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Here's What You Need To Know About The 2018 Women's March In Chicago

So much has changed since this time last year, but a lot of things feel the same. Especially when it comes to fighting for women's rights and resisting the Trump administration. If you're in the Windy City next weekend, you'll be happy to know that there's a 2018 Women's March in Chicago that you can join, along with sister marches in other major cities, including around Illinois in Springfield and Carbondale.

According to the Chicago organizers, the march festivities begin on Saturday, Jan. 20 at Congress Drive and Columbus Parkway near Grant Park at 9 a.m. local time. A rally is planned for 11 a.m. and then the march set to begin at 12:30 p.m. The event's website says that the march route will be "west to Michigan, north on Michigan to Jackson, west on Jackson to Clark, then Clark Street to Federal Plaza" where the march will end. Organizers are asking that once you hit Federal Plaza, to head towards transit and other meet up points to make sure that a bottleneck doesn't occur along the route.

The Chicago Temple at Washington and Clark will be open as a "warming station" before the event where people can get warm, rest, let kids loose, or nurse, according to the official website. Organizers suggest bringing food and water with you, as there won't be vendors along the route.

According to Morningstar, the list of speakers includes Suzette Wright, a former Ford worker whose experience of sexual harassment was published in The New York Times recently. (Following the number of allegations of sexual harassment at Ford plants in Chicago, including Wright's, published in The New York Times, Ford apologized to its employees in an open letter on Dec. 21.) Other notable figures include Tom Steyer, an activist committed to spending $30 million to boost voter turnout in this year's midterm elections, among many others. Chicago actor, writer, and producer Fawzia Mirza will emcee the event, which also includes performances by Second City, the cast of Hamilton, and the Bryant Jones Choir.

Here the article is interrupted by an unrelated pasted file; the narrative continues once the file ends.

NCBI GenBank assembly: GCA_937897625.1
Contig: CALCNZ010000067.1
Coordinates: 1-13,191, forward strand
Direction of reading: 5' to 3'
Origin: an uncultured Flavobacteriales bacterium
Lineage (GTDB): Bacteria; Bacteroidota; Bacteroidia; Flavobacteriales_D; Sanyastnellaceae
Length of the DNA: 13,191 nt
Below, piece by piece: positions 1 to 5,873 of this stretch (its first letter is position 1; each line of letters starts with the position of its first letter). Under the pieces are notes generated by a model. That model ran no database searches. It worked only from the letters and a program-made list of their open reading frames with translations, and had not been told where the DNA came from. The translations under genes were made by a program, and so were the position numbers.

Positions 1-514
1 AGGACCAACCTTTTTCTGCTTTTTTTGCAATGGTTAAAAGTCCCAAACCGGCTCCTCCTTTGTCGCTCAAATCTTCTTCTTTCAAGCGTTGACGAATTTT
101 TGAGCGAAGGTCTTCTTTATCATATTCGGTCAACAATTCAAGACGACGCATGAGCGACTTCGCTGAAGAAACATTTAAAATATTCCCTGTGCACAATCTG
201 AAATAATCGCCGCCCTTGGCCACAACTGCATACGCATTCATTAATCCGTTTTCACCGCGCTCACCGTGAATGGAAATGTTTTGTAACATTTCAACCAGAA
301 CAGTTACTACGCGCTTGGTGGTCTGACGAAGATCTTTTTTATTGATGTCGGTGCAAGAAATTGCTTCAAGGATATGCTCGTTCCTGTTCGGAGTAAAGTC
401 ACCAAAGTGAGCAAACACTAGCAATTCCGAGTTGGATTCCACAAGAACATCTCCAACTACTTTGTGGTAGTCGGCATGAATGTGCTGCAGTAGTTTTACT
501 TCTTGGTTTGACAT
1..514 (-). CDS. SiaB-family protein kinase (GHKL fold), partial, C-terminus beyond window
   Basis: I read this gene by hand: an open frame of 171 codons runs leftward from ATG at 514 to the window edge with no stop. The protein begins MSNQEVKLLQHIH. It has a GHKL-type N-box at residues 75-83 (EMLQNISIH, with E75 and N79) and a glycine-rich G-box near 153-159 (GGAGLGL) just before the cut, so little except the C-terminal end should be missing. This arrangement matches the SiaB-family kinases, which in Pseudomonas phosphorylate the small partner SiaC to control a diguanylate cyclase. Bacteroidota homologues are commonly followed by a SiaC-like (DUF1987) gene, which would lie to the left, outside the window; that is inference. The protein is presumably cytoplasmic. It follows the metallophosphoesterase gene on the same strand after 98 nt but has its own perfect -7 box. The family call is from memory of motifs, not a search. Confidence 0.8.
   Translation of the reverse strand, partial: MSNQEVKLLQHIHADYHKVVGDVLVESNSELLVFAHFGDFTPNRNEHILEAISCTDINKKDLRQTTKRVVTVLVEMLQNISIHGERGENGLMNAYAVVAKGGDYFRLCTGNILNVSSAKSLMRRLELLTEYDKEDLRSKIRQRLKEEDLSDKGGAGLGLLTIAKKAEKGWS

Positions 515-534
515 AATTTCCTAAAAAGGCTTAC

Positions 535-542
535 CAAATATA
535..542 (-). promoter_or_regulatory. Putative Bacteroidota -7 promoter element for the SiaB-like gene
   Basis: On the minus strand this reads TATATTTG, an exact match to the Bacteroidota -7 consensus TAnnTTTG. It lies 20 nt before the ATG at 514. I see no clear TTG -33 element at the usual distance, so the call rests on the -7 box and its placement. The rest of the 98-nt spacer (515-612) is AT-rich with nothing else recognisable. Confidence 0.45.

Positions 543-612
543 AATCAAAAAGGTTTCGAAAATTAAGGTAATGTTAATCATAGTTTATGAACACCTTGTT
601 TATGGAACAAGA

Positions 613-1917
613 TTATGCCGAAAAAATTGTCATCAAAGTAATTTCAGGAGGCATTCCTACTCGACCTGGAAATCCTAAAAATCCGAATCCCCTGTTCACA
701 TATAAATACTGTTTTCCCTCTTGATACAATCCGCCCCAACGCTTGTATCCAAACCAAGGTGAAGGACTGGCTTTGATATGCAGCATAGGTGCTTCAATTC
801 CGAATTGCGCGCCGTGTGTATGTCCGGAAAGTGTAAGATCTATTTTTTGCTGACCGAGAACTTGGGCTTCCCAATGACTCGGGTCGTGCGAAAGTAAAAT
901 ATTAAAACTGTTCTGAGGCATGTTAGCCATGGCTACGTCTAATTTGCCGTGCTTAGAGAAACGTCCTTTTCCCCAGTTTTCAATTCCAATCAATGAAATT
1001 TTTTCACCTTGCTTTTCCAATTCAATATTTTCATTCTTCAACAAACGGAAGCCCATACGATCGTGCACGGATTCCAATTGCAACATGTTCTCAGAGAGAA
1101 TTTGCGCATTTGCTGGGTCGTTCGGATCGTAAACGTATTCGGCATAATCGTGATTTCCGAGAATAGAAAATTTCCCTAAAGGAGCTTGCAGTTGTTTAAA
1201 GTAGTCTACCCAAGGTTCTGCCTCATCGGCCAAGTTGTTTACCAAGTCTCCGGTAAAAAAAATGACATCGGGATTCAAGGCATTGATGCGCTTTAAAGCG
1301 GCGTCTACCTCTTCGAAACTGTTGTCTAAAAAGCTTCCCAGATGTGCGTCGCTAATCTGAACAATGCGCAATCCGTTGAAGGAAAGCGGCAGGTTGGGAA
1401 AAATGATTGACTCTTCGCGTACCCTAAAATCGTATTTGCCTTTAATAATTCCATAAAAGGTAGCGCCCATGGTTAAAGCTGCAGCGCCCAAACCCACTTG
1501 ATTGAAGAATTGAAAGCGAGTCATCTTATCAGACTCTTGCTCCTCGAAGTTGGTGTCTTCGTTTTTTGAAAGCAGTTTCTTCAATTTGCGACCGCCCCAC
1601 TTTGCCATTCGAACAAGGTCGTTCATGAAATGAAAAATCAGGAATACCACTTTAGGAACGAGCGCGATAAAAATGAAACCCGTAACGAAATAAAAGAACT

Liz Radford, one of the Women's March Chicago organizers told Morningstar:

Our speakers reflect the focus of this year's march – turning energy into votes. These are women and allies working within and challenging the political system to be inclusive, supportive of all women and people of color, and to more directly reflect the demands of the people. There is a lot of work to do and our speakers are on the frontlines.

Fellow organizer Carrie Kiley said in a statement to PR Newswire, "Now is the time to make our voices heard with our votes." She added, "We need to elect lawmakers who will fight for women's rights and support women's place in power. In our own communities and across the country, we will show up for one another by demanding better laws and a woman-centered agenda that lifts up all women and their families."

There are already 100 groups registered to march together in Chicago, and the organizers ask that you register or join the Facebook group so that they have an idea of how many people to expect. The event is free and you don't have to RSVP — it's more about giving law enforcement and the organizers an idea of what to expect so that they can keep the march safe and fun.

Last year's march was held on Jan. 21, the day after President Donald Trump's inauguration, and drew about 250,000 people, which was way more than the expected 22,000, according to the Chicago Tribune. Last year, marchers filled Grant Park to capacity and closed down parts of the Loop, making parts of the march route impossible to pass through. Organizers called for people to hold off, but they came anyway, making it the second largest march in the country last year. This is precisely why organizers want to get a better estimate this year and recommend to keep things moving.

It was definitely inspiring to watch everyone come out in Chicago last year, and this year will likely be no different.

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